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Though he was once proclaimed "the oracle of the electronic age," perhaps the world was not quite ready for Marshall McLuhan when he came to prominence in the 1960s. With the advent of digital technology, the Internet, and the global economy, however, there can be little doubt that he is relevant now. Understanding Media is one of McLuhan's most popular books, offering some of his more pungent and provocative insights on our need to adapt from a relatively slow, fragmented mechanical age to a high-speed, highly integrated electronic one. McLuhan's formidable intelligence and imagination make it both enlightening and fun to read. Northrop Frye, McLuhan's colleague at the University of Toronto, once identified "the use of paradox and the pretence of na´vetÚ" as the two primary tactics of teaching. From his own bag of tricks McLuhan adds obscurity ("Our world has become compressional by dramatic reversal"); hyperbole ("We have extended our central nervous system itself in a global embrace, abolishing both space and time"); tautology ("TV is environmental and imperceptible, like all environments"); and the occasional dash of absurdist whimsy ("As extension of man the chair is a specialist ablation of the posterior, a sort of ablative absolute of backside, whereas the couch extends the integral being"). McLuhan also has a flare for the catchy phrase, and in Understanding Media the reader will find his famous dictum "the medium is the message" as well as the distinction between "hot" and "cool" media discussed at length.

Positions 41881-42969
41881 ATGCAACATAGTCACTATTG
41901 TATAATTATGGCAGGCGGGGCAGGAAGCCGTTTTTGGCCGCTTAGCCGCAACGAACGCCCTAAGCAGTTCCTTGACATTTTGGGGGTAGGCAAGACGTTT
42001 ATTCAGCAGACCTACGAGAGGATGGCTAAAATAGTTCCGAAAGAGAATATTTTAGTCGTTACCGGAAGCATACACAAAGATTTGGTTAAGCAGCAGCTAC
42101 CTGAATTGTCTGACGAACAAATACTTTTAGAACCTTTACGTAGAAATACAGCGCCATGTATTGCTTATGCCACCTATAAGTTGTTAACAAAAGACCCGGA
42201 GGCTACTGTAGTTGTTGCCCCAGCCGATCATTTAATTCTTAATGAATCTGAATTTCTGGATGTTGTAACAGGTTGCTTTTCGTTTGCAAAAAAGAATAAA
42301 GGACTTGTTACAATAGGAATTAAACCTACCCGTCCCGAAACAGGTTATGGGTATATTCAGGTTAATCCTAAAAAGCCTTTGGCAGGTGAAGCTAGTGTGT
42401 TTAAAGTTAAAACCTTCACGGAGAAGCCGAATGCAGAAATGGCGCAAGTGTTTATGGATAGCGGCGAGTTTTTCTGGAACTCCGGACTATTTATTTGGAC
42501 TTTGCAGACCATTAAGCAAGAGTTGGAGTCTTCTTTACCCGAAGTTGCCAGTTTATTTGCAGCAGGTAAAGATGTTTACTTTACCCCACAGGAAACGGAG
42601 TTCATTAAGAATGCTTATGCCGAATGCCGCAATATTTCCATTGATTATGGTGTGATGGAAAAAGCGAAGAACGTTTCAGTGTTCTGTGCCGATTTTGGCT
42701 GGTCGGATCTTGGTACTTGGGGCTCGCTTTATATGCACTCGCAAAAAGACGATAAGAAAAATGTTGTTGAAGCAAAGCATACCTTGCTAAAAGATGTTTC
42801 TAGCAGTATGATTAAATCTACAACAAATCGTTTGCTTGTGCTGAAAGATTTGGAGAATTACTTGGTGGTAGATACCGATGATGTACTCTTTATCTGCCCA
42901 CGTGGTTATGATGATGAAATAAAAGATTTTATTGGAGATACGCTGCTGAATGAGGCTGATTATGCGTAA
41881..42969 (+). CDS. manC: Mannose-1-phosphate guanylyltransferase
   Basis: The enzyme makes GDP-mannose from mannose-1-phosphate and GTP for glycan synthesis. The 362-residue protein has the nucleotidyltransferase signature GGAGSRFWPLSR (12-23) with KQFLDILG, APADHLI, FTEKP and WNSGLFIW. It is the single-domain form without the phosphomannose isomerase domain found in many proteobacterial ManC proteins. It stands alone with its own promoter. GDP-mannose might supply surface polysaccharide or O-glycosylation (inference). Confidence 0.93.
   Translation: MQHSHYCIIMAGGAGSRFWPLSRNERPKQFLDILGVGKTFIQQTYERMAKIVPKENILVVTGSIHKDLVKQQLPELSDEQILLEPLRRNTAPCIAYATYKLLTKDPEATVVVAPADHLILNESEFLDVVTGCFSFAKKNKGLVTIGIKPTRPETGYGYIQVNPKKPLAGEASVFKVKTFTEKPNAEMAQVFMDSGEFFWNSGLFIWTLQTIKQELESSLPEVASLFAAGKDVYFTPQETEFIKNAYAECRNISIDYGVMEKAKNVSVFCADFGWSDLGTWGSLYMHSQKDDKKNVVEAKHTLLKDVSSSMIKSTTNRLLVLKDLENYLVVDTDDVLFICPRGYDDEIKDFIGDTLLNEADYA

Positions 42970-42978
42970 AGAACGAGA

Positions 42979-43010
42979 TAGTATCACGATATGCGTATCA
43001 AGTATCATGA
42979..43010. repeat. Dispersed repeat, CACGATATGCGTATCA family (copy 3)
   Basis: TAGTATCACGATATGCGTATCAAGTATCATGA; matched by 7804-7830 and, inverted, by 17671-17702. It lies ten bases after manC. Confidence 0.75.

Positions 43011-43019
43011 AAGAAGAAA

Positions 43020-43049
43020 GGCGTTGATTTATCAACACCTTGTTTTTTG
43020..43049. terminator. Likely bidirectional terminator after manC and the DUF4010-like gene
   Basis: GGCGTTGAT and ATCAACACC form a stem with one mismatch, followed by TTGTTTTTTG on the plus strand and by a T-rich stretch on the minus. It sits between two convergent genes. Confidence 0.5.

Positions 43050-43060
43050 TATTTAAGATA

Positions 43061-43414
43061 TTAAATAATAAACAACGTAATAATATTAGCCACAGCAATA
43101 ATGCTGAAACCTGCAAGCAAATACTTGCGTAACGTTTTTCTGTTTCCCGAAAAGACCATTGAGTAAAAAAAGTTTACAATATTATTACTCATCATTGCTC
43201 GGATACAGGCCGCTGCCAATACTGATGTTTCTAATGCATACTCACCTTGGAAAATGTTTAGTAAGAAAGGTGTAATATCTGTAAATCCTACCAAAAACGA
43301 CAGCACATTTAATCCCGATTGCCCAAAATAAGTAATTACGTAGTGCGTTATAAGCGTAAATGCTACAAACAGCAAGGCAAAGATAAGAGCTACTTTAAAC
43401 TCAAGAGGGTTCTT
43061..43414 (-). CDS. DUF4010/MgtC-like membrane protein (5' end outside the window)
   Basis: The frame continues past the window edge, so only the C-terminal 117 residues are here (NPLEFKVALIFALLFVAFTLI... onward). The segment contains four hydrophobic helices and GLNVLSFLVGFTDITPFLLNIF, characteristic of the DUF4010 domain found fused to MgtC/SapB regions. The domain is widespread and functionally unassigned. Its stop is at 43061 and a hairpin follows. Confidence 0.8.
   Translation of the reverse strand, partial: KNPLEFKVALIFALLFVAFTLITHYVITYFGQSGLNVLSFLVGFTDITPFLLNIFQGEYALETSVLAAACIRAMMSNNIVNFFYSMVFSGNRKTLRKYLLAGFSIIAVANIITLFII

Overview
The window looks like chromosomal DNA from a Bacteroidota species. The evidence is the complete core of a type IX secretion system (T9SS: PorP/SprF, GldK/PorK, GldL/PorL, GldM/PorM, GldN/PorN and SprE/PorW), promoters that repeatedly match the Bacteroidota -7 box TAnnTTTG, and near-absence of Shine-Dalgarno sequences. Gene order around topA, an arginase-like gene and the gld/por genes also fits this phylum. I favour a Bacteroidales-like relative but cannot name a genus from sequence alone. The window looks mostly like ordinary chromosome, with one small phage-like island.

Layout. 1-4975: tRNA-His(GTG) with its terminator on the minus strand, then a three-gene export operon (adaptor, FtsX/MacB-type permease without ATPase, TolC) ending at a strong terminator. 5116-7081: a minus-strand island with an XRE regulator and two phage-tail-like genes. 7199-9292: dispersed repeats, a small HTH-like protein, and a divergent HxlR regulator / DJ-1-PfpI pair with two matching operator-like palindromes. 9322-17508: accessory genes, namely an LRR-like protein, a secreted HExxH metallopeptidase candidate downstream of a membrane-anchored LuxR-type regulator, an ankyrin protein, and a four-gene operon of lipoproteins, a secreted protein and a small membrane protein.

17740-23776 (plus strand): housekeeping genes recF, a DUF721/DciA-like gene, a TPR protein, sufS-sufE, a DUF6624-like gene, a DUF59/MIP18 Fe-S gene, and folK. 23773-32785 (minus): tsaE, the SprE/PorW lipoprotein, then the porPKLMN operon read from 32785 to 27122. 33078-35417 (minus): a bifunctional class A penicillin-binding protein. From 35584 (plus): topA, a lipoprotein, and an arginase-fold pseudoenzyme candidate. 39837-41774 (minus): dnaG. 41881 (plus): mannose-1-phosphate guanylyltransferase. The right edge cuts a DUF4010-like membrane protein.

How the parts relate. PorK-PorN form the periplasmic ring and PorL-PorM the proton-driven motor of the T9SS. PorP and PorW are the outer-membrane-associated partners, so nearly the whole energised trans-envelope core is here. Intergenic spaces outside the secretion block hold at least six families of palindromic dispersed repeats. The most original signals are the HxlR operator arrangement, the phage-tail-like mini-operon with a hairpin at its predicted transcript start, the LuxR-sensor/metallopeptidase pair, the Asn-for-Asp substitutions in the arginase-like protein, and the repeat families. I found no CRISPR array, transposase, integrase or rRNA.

After setting forth a few general principles, Understanding Media conjures a fly's-eye view of late-20th-century culture, with short sections on writing, speech, comics, telephones, television, money, movies, weapons, and much more. And while the discussion is rippling with uncanny, sometimes visionary, insight, its author remains an earnest humanist at heart. "The aspiration of our time for wholeness, empathy and depth of awareness," McLuhan says, "is a natural adjunct of electronic technology.& There is a deep faith to be found in this new attitude." --Russell Prather [via]